The exploration done with caravels made the spice trade of the Portuguese and the Spanish possible. However, for the trade itself, the caravel was later replaced by the larger carrack (nau), which was more profitable for trading. The caravel was one of the pinnacle ships in Iberian ship development from 1400–1600.


The exact origin of the caravel is a matter of some debate. There are many possibilities and theories, but no conclusive evidence to sustain them. That the caravel was a fishing vessel in the 13th century is evident from Portuguese records from that period.


The International Fishery of the 16th Century

More Europeans at the end of the 15th century were engaged in fishing than in any other occupation except farming. This fact reflects the importance that fish played in the everyday diet of Europeans. It was a source of protein that was easy to preserve, transport, purchase and prepare. Moreover, in an age of rising (and warring) nation-states, fish made an ideal military ration.

Government Promotion of the Fishery
National governments came to regard all maritime activities, including fishing, as essential to the training of seamen needed by their navies in time of war. Thus governments promoted fisheries not only because fish was valuable as food and as an article of trade, but because they were "nurseries for seamen". Even Protestant England would legislate "fish days" to increase the consumption of fish. The discovery of new fishing grounds as rich as those at Newfoundland was guaranteed to attract the interest of all Western European countries.

News of what Cabot had found spread quickly throughout Europe. Within 10 years of his voyage, significant numbers of European fishermen had begun to make the annual trip to the "New Found Land" to catch cod. Few of these fishermen were English; instead, Bretons and Normans from France, and Portuguese, predominated during the opening decades of the 16th century. Breton fishermen were visiting Newfoundland as early as 1504, while Norman fishermen learned about the fishing grounds from Thomas Aubert, who had made a fishing and reconnoitering voyage in 1508. By the 1520s French ports regularly sent out between 60 and 90 vessels each year. The size of the Portuguese fleet is unknown.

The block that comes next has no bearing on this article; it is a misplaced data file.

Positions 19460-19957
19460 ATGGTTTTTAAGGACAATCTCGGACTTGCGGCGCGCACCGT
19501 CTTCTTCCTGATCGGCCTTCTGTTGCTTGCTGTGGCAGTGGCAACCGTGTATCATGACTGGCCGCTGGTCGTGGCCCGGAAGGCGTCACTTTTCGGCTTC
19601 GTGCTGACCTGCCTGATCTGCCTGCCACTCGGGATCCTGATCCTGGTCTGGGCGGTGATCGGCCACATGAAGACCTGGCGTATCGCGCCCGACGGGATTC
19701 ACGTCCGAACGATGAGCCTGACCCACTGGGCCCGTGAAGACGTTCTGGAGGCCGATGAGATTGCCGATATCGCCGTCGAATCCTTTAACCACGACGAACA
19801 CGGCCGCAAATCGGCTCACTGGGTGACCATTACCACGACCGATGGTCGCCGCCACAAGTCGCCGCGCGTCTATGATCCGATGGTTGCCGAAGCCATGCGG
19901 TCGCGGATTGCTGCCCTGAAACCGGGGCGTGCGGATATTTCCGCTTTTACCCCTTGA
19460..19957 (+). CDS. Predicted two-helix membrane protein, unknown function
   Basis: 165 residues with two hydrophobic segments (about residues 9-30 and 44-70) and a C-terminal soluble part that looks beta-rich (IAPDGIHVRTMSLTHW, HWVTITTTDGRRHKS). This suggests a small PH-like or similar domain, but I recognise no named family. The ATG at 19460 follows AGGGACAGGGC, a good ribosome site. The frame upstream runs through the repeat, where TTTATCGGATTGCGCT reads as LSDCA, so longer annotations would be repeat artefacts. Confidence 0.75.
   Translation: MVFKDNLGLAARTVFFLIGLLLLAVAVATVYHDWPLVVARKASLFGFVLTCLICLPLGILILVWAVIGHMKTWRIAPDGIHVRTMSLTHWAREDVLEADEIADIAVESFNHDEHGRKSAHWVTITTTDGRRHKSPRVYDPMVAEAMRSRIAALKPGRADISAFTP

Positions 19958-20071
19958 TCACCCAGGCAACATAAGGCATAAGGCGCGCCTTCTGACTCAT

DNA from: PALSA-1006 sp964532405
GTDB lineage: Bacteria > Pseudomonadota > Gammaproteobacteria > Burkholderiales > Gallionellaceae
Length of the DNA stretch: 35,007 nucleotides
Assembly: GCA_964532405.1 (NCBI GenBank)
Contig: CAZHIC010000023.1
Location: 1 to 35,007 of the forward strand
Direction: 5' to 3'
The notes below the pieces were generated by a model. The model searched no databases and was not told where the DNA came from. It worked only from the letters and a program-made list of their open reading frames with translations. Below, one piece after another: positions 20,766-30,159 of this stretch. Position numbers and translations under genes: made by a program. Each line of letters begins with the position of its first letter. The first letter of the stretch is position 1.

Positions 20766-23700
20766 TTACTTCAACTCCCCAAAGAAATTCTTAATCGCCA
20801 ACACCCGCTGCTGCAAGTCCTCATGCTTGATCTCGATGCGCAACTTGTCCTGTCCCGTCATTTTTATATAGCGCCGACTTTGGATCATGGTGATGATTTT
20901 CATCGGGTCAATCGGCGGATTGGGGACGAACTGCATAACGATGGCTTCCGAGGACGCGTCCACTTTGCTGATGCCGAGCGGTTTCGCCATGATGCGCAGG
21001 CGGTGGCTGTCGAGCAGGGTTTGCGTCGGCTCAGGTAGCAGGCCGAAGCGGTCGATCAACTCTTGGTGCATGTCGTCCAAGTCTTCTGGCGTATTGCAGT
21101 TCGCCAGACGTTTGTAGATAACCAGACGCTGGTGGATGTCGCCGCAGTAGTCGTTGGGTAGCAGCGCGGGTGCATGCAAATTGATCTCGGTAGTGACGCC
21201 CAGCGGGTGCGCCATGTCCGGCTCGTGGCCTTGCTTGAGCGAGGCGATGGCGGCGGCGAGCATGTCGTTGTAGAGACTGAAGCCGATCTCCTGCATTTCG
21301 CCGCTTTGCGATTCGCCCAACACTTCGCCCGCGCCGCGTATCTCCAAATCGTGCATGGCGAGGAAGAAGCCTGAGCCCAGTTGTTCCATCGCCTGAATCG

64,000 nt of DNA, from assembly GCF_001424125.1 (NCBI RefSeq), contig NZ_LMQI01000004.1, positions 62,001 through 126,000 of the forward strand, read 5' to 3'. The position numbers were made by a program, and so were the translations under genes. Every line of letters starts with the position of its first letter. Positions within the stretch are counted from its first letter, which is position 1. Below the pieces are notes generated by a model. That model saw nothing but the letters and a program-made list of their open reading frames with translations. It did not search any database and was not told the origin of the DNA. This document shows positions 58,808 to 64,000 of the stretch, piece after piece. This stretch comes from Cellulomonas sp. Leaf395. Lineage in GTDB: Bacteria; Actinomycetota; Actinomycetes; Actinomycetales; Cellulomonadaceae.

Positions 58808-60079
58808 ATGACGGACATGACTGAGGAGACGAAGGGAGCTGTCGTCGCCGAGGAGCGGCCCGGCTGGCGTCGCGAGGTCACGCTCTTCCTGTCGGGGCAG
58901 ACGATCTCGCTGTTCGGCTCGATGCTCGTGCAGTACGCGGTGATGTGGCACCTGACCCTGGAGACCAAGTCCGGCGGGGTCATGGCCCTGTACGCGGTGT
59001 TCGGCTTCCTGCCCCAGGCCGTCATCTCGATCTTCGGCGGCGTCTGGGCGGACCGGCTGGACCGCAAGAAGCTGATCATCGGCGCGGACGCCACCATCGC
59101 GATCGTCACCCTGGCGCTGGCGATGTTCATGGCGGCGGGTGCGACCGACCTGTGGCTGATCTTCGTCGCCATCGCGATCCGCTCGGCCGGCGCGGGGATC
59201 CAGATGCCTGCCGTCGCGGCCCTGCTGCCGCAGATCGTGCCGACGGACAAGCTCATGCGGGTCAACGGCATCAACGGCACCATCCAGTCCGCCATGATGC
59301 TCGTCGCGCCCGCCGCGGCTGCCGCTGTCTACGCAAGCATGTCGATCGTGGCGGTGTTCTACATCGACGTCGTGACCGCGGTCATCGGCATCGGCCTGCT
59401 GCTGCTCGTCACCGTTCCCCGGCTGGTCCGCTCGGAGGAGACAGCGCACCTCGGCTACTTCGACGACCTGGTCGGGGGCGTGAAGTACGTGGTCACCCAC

Limited English Involvement with the Fishery
After about 1540, Basques from northern Spain added another element to what historians refer as the "International Fishery", so that by 1578 Anthony Parkhurst was able to count over 100 Spanish vessels at Newfoundland, all seeking cod. In contrast, the level of English activity during this period was quite small — Parkhurst claimed that in 1573 there were only four English vessels at Newfoundland.

Why was this? Why were the French and Portuguese so quick to take advantage of Cabot's discovery, while the English, who after all had sponsored his explorations, were so slow? Part of the answer may be location. The forerunner of England's Newfoundland fishery was its Icelandic fishery. This was based in the seaports of England's north-eastern coast, on the North Sea, which were poorly located to exploit the Newfoundland fishing grounds. In contrast, the south-western seaports (in the so-called "West Country") were ideally situated to exploit fishing grounds on the other side of the Atlantic. Eventually they would come to dominate the Newfoundland fishery, but they could not develop a cod fishing industry overnight. Nor could they establish markets right away for a product that was so new to them.

The French Atlantic seaports that were conveniently located to take advantage of the new discovery had already become skilled at cod-fishing in the North Sea. What is more important, they already had developed markets for cod in northern and eastern France.

Markets were another important factor. The fish caught at Newfoundland by Breton and Norman fishermen ended up in inland markets such as Rouen and Paris. Portuguese and Spanish fishermen benefited from the fact that their countries were staunchly, even militantly, Catholic, with a strong demand for fish to consume on fast days. In addition, both countries had growing sea-borne empires in America and Asia, and needed cod to feed the mariners and soldiers who were associated with that growth.